The Göttingen minipig, also known as the Göttinger, is a domestic breed of miniature pig that was developed in Europe for the purpose of biomedical research. Using pigs in medical research has been popular for centuries, as they show many similarities to the human anatomy. This breed of pig was developed by crossing the Vietnamese potbelly pig with the Minnesota minipig and was later crossed with the German landrace breed to give it a pink or white skin color. It was made available to German researchers by the 1960’s.
Over the past two decades, the Göttingen minipig has become popular as a research animal throughout the world, reaching the United States in 2003 and Japan in 2010. This breed is bred and managed under the regulations of the Federation of European Laboratory Animal Sciences Associations and health reports can be requested for each colony from their respective barrier-breeding facilities.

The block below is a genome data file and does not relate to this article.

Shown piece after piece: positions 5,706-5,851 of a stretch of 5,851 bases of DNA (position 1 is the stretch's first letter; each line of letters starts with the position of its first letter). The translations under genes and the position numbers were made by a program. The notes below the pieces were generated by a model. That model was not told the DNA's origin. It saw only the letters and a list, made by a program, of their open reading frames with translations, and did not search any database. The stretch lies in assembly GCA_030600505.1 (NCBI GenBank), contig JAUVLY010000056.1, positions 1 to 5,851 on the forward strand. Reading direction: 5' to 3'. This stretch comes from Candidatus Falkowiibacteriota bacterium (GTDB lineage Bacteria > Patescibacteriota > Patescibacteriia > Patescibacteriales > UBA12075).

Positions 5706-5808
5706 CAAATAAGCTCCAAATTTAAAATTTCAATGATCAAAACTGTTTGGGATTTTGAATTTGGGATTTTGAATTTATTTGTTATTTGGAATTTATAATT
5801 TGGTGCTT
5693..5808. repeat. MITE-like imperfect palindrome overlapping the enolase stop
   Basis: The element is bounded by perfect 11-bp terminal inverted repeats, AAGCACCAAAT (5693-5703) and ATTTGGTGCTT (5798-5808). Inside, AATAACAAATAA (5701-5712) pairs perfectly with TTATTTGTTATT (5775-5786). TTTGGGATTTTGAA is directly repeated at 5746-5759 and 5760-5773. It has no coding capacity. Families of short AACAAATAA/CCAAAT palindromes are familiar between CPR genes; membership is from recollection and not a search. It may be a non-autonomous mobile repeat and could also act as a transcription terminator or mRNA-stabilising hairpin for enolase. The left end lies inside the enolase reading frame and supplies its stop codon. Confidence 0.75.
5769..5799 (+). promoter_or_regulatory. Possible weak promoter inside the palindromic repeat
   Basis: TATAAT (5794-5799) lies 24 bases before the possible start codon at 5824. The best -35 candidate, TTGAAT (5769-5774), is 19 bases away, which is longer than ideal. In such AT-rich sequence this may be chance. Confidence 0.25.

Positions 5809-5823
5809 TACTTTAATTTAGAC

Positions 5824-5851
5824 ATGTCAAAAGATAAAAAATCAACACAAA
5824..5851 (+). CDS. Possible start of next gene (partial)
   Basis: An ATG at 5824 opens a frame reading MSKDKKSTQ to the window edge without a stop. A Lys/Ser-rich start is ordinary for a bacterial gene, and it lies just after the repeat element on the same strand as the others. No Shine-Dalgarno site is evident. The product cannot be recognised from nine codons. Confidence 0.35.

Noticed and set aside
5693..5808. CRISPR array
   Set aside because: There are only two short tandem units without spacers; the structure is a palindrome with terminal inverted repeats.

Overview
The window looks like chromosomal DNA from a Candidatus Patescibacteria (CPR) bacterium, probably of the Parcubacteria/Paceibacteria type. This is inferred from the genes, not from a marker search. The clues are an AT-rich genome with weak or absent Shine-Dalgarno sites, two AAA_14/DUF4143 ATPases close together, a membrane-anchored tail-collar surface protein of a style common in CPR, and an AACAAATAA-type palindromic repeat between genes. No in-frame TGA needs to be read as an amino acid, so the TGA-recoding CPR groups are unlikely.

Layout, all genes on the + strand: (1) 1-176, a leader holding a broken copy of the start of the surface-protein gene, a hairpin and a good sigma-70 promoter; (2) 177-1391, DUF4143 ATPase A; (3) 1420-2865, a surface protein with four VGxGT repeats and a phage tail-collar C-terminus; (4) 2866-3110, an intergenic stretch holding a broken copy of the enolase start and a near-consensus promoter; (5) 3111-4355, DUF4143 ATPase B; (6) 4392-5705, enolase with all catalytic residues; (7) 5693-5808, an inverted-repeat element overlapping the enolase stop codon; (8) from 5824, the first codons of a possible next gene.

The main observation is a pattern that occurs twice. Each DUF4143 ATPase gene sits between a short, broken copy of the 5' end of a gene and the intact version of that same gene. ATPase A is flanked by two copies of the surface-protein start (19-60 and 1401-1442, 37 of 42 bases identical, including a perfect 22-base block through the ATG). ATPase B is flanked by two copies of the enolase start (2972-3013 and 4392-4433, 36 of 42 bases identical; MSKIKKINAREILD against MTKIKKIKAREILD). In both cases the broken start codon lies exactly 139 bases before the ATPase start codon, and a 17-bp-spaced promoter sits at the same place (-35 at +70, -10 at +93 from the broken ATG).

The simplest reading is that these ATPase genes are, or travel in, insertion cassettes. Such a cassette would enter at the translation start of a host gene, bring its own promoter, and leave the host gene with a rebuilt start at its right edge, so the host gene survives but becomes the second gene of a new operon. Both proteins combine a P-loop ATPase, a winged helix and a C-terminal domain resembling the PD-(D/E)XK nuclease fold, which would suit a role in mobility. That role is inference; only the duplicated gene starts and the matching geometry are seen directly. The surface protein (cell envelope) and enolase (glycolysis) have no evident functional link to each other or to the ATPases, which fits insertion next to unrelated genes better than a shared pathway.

The Göttingen minipig is bred to be small and to hold thin ears, as well as to have a low possibility in breeding. Like all pigs, this breed is social and it will form complex social structures that begin when piglets nurse. New groups of pigs will display aggression and fighting when introduced to other groups, but the social structure will typically stabilize within twenty-four to twenty-eight hours. In laboratory settings, domestic pigs act much like wild pigs, requiring social experiences, safety, and toys to encourage their playful behavior.
Image Caption: A young Göttingen Minipig. Credit: Minipigs/Wikipedia (CC BY-SA 3.0)